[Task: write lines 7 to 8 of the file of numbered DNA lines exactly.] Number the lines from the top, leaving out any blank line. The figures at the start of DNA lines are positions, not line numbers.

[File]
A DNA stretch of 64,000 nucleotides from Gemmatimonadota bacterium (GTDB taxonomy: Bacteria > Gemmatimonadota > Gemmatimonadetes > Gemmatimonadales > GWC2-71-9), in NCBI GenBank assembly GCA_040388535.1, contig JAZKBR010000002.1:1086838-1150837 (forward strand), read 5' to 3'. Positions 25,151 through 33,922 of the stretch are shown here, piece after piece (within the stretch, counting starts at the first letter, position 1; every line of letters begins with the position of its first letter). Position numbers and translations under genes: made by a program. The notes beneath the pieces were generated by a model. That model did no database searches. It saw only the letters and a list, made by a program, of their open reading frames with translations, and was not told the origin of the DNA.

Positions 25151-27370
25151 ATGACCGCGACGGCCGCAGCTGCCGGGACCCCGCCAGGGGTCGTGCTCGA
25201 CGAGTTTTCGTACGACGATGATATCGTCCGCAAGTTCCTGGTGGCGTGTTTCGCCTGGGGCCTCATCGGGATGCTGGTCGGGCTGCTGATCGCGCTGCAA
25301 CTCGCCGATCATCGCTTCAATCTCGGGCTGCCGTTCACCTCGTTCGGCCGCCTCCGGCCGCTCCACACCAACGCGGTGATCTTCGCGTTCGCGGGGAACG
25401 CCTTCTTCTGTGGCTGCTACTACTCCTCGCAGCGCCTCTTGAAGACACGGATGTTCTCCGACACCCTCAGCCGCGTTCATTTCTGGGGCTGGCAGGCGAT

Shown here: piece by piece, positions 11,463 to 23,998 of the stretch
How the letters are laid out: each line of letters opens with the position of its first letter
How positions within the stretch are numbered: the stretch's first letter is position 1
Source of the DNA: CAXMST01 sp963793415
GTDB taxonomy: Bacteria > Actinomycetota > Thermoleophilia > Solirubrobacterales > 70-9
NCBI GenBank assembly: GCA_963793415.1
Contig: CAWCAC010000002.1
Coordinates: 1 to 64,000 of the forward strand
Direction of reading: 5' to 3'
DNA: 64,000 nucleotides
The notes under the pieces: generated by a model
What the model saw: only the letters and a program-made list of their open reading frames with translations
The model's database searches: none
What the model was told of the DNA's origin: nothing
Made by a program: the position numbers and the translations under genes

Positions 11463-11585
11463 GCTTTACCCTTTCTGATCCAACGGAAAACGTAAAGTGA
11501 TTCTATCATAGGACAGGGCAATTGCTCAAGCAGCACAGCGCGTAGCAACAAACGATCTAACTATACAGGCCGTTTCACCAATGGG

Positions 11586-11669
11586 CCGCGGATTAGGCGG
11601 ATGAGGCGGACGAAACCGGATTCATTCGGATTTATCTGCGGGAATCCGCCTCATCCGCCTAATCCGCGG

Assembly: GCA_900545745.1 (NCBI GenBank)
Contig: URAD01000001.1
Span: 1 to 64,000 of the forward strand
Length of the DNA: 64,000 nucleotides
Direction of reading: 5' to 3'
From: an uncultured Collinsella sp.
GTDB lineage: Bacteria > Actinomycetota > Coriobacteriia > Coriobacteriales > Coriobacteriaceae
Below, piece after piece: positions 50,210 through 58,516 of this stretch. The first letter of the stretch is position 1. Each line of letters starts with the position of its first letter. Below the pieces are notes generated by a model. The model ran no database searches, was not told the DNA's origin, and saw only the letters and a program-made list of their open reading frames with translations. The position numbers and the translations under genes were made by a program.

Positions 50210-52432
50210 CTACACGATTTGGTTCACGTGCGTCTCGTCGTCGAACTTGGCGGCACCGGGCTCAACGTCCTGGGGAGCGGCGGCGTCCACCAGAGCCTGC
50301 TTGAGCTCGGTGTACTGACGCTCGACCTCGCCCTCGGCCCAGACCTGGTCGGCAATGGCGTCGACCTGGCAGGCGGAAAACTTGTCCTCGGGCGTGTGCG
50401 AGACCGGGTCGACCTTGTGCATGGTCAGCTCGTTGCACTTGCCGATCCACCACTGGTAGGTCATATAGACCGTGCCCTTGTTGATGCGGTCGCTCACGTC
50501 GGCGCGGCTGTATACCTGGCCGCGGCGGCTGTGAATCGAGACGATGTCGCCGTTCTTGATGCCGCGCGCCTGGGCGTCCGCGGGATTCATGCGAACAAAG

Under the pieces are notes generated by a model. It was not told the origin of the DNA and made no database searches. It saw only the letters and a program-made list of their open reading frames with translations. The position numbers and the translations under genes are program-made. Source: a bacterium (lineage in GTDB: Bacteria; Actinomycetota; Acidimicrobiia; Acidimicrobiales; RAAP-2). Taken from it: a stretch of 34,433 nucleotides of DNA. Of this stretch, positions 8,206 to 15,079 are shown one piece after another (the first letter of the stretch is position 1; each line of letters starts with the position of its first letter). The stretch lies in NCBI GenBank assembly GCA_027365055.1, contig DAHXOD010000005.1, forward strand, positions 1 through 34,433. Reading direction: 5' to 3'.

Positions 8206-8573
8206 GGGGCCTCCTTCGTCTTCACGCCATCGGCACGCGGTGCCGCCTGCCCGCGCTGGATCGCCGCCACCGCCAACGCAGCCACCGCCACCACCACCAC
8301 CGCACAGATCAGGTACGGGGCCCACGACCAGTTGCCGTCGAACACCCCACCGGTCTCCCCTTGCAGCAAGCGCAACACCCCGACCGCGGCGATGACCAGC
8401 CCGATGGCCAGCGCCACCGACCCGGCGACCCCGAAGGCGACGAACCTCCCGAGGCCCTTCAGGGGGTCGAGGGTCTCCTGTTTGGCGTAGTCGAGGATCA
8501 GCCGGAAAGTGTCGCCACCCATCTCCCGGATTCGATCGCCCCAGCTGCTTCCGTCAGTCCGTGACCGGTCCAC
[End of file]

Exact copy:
Shown here: piece by piece, positions 11,463 to 23,998 of the stretch
How the letters are laid out: each line of letters opens with the position of its first letter